I am so grateful for all this and I have spent my time moving between Buddhafield and the more mainstream elements of the Triratna movement, always promoting what I see as its values. I remember some of us Order members going and having tea with Bhante some years ago. I remember Bhante himself giving his talk at the Buddhafield festival and me teasing him on stage, saying he’d grown his hair especially for the event. I’ve seen Buddhafield increasingly respected; seen Bhante more recently write about the importance of animism, living a life that appreciates the living presence of non human beings like trees, mountains, badgers and birds. I’ve seen Subhuti write about the importance of the natural world, of a more animistic perspective, as part of extending and deepening the human imagination. This has had little to do with me – Buddhafield’s continued existence has simply made it easier for them to introduce these topics in a realistic, lived manner in the movement. Because it shows the ordinary people in their flats in the cities how they can be in nature. Simply that. There’s a way they can do that… There is a strong need for that. You might also say that the whole development of Festivals has come from that need – from our tragic cultural alienation from nature. Anyway, Buddhafield certainly opens a bright doorway out of the alienation of western industrialised society. I’m grateful for Buddhafield’s existence because in Buddhafield, two things I love come together: Buddhism and Nature. It so happens that these two are crucially important for our present society.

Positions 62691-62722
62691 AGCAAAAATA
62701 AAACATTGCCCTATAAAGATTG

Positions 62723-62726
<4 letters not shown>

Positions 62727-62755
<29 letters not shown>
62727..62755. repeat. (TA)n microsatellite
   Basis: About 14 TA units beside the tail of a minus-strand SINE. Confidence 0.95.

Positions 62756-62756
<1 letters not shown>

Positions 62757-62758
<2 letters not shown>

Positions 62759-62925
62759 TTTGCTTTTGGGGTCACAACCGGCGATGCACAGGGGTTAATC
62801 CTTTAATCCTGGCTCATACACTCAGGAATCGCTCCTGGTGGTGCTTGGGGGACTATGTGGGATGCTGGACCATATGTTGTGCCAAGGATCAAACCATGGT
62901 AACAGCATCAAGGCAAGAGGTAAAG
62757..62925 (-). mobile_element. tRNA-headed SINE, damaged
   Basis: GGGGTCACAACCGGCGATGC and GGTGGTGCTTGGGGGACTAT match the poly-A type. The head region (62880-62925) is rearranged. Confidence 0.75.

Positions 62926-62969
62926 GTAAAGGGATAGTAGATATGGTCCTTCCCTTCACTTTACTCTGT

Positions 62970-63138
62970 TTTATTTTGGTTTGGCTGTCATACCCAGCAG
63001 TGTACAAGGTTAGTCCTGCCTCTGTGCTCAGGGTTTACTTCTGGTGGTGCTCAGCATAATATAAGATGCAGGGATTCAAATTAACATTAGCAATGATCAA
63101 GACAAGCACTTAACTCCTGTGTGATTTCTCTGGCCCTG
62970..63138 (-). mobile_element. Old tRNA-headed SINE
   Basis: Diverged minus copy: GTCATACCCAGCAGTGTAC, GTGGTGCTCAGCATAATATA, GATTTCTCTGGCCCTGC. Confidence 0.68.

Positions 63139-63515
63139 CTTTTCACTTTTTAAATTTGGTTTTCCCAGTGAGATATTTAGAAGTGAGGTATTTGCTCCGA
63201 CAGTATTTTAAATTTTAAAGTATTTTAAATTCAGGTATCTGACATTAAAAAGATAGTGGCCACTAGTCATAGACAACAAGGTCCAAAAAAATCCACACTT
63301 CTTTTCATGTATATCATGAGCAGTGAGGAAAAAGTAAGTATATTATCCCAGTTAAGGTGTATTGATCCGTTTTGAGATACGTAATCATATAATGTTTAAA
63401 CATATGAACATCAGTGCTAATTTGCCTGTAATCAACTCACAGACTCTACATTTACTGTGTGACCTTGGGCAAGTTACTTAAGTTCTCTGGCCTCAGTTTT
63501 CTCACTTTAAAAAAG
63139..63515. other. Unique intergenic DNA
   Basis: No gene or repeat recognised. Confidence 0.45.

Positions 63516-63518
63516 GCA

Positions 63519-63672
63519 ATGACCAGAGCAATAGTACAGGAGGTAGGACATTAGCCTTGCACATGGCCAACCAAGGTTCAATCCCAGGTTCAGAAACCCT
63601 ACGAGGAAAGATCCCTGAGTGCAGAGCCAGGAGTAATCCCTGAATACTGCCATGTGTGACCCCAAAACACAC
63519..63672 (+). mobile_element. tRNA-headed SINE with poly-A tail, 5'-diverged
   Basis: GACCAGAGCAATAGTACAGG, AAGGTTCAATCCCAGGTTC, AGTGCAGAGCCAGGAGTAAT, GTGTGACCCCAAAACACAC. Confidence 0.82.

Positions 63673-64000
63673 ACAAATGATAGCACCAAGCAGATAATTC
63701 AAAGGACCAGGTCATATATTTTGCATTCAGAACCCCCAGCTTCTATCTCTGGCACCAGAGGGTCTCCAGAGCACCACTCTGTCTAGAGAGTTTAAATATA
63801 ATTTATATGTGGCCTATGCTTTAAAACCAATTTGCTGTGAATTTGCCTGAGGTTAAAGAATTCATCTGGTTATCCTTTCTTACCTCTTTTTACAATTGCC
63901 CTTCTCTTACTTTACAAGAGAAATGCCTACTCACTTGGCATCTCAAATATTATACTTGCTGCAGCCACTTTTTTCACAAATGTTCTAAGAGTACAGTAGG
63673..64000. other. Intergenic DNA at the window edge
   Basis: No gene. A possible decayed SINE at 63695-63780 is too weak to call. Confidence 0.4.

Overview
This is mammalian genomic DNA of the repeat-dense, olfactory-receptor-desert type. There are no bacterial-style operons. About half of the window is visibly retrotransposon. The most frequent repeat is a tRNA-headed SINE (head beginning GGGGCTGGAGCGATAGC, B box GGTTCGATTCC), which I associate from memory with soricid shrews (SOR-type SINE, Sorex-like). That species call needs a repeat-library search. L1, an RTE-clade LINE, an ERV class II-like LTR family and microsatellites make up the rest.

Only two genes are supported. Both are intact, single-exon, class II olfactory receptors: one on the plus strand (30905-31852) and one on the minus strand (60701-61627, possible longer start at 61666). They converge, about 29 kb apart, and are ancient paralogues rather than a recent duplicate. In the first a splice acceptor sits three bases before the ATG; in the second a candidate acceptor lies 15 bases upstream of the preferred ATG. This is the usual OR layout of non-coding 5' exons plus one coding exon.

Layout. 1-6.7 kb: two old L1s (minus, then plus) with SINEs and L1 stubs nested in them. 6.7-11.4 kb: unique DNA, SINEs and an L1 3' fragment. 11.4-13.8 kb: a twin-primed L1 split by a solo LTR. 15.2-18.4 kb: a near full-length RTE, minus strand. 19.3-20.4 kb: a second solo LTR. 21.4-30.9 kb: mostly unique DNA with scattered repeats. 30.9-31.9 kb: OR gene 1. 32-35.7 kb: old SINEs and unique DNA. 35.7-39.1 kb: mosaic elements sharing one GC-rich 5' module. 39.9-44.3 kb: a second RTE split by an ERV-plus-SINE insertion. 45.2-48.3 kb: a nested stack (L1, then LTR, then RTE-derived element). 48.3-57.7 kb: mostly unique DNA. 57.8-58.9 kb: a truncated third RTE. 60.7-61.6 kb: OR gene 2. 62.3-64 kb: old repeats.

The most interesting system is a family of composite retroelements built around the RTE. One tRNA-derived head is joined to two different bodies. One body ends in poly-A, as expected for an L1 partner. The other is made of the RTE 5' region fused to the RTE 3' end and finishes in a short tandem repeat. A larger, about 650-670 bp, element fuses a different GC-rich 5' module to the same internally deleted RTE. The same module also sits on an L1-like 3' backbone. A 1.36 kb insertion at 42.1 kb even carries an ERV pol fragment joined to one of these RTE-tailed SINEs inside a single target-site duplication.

Buddhism coming to the west is arguably crucial for its spiritual survival. People don’t like to appear to exclusivist, and obviously there are great, inspiring ideas and truths that come from other traditions. But to me Buddhism has something that is more alive, critical, practical and flexible. It fully fits our time. It has things to show us about our very nature as living beings that have a capacity to liberate us in ways I’ve not seen yet elsewhere.
As for Nature there’s a need universally to be more in harmony with the earth, with what is natural and not artificial, and to come down from our proud, self made towers of glass and steel. This is not easy for us, and it’s not easy to see how our culture can make this transition. I’m grateful that Buddhafield makes that experiment of bringing Buddhism and Nature together. That is enough for me. There are so many applications of that, I don’t too much mind which we explore. I can see that a community on the land is a logical next step, but what I mainly see is Buddhafield’s many strands of influence in the world. Buddhafield has something truly unique. A few other Buddhist groups have their ecological approach, but nothing as lived and as experienced as this. There are many other non Buddhist groups working in nature, but no other Buddhist based ones, that I know of.
In particular I see Buddhafield influencing the mainstream, as all experimental groups do. I see people in Triratna who would never camp and lie on the ground to sleep, who are slowly coming round and facing up to the needs of nature.
This is an important change because contact with the land, contact with living nature, dissolves in a positive way the pride and arrogance, the hubris, that characterises our industrialised society and causes so much of the mental suffering that traditional Buddhism also addresses. Contact with the earth gives something very beautiful as it dissolves our arrogance: with its collapse comes a letting go into life that is lovely and which is liberating. To me, Buddhafield is all about that and I feel very proud, in a good way, to be associated with it.
This post has been taken off Kamalashila’s website and personal blog with his permission. http://www.dharmadoor.org/